The tenth annual Sprout Film Festival will be showcasing 53 films related to the field of intellectual and developmental disabilities from 13 countries. The festival will take place Friday 27 April – Sunday 29 April 2012 in NYC at The Metropolitan Museum of Art. Please visit the Sprout Web Site for the schedule of films and trailers. (For folks in the SpedPro neighborhood, remember that there’s a central Virginia Sprout Festival on 9 March 2012 hosted by PREP, the Parent Resource Center, Very Special Arts, International Organization on Arts and Disability.)
Free Streams: New films are continually added to the national Sprout site. Check out these latest films that can be streamed for free:
Lastly, please take a look at the schedule for the Sprout Touring Film Festival.
In November the US Government Accounting Office (GAO) released a report entitled “Improved Federal Enforcement Needed to Better Protect Students’ Rights to Testing Accommodations” of a study it performed at the behest of representatives to the US Congress. Based on interviews with individuals with disabilities, educators, advocates, commercial testing companies, and others, the report provides brief insight into testing accommodations at the secondary and post-secondary level and recommendations for government action based on its findings. Interested readers may download a one-page summary of the report from the GAO office.
Over on Support for Special Needs Julia Roberts threw up a special report about a meeting of people attending the noted BlogHer conference who had an interest in individuals with disabilities. Ms. Robert’s post is entitled “Glimpse of Commonalities“. Check on it.
Over on On Special Education Nirvi Shah reported that Senator Tom Harkin and colleagues once again introduced a bill proposing that the US federal government pay its full (i.e., 40%) share of the costs of special education under the Individuals with Disabilities Education Act. Read her post, “Bill Would Boost Federal Spending on Students with Disabilities.”
Coleen Boyle and colleagues from the US Centers for Disease Control and Prevention and the Maternal and Child Health Bureau reported in Pediatrics that, although data about the prevalence of developmental disabilities in the US are scarce, results from surveys conducted during the years 1997-2008 reveal that disabilities are both common and their prevalence is changing. Some results would surprise few (e.g., boys were more frequently reported to have problems than girls), but other results might make people wonder (e.g., the prevalence of hearing disorders reportedly decreased).
Trends in the Prevalence of Developmental Disabilities in US Children, 1997–2008
OBJECTIVE: To fill gaps in crucial data needed for health and educational planning, we determined the prevalence of developmental disabilities in US children and in selected populations for a recent 12-year period.
Continue reading Prevalence of developmental disorders
The Council for Exceptional Children (CEC) annouced a search for an individual to serve as an assistant executive director and take responsibility for leading the team at CEC that provides professional development services. CEC’s Professional Development Services Team covers a host of important activities at CEC, including the convention, continuing education (e.g., the popular “Webinars”), publications (including the journals such as Exceptional Children), and much more. CEC is seeking someone with an advanced degree and experience in special education.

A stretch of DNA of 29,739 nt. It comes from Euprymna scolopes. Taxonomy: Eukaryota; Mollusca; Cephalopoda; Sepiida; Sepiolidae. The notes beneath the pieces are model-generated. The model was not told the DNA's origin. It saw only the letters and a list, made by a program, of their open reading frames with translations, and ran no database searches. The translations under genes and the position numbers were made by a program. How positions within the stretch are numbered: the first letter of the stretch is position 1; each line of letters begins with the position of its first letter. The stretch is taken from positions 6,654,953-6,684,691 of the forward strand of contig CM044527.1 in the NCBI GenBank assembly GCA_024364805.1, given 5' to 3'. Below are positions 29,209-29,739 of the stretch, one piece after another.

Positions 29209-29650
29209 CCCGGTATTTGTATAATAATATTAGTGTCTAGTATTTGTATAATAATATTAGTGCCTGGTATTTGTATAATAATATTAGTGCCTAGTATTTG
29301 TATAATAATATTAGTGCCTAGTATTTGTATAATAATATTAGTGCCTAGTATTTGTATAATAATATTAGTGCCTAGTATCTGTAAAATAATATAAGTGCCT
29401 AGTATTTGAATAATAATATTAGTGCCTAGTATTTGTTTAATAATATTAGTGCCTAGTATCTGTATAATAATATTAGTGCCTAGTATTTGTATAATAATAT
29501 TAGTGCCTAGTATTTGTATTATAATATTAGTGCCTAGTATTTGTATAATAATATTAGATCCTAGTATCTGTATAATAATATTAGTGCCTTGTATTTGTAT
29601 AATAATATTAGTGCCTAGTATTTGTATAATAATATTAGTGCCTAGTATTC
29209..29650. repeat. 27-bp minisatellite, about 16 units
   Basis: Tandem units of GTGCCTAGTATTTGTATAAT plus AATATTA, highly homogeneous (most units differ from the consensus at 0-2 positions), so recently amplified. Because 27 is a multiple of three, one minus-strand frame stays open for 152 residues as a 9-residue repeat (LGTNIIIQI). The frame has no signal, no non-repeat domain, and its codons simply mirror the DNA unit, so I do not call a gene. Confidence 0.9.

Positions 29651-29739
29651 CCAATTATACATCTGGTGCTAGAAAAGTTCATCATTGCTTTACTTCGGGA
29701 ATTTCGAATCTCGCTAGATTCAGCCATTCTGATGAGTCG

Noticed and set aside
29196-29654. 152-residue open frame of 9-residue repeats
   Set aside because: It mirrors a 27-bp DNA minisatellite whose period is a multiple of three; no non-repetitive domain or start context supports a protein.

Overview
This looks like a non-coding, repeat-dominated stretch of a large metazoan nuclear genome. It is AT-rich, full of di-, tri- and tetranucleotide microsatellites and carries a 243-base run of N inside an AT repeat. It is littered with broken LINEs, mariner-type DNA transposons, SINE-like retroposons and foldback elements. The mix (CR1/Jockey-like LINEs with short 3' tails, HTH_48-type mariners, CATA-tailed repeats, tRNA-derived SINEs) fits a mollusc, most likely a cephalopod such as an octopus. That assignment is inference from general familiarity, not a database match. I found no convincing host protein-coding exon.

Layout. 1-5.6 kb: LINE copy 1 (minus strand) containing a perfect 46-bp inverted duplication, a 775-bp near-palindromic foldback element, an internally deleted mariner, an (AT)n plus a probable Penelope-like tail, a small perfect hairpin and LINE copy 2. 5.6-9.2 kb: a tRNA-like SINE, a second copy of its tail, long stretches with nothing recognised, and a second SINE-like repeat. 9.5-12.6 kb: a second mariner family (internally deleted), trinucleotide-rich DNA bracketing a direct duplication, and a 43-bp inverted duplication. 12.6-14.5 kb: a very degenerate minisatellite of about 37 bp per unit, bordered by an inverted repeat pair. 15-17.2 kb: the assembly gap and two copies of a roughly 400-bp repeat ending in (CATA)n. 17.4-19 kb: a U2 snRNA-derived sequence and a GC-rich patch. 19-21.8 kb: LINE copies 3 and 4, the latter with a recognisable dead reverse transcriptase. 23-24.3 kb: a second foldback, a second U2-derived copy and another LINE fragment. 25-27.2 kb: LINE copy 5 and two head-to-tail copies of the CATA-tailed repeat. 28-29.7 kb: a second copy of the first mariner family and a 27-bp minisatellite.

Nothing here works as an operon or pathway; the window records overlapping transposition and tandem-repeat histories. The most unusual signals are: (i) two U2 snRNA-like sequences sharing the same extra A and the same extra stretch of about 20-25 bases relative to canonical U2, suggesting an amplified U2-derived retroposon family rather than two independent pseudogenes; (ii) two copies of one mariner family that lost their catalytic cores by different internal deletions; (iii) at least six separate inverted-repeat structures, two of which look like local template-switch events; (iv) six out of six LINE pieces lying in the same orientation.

This is an unusual opportunity to provide leadership in one of the leading organizations focused on special education in the world. It comes at a time when professional development services are changing rapidly and CEC can play an important role in contributing to postive progress for special educators and the children, youth, and families they serve.
Learn more about the position of Assistant Executive Director for Professional Development Services at CEC by downloading a PDF announcing the position vacancy. Learn more about CEC and it’s professional development activities by visiting Professionl Development section of CEC’s Web site.
Should students with disabilities get to use vouchers, too? Should private schools have to accept them? Some parents say some private schools aren’t taking vouchers from students with disabilities and they are complaining.
Journalists reported that the parents of children with disabilities in Milwaukee (WI, US) and the American Civil Liberties Union have complained to the US Deaprtment of Justice that a Milwaukee school program permitting parents to choose schools discriminates against students with disabilities. According to the complaint, the Wisconsin Department of Public Instruction (DPI) and the Milwaukee Parental Choice Program “discriminated against students with disabilities and segregated those students in one portion of the publicly funded educational system.” The statistical basis for the argument is that 1.6% of students in the voucher-supported schools have disabilities, but nearly 20% of the students in the public schools have disabilities.
Continue reading Milwaukee parents allege voucher program discriminates against students with disabilities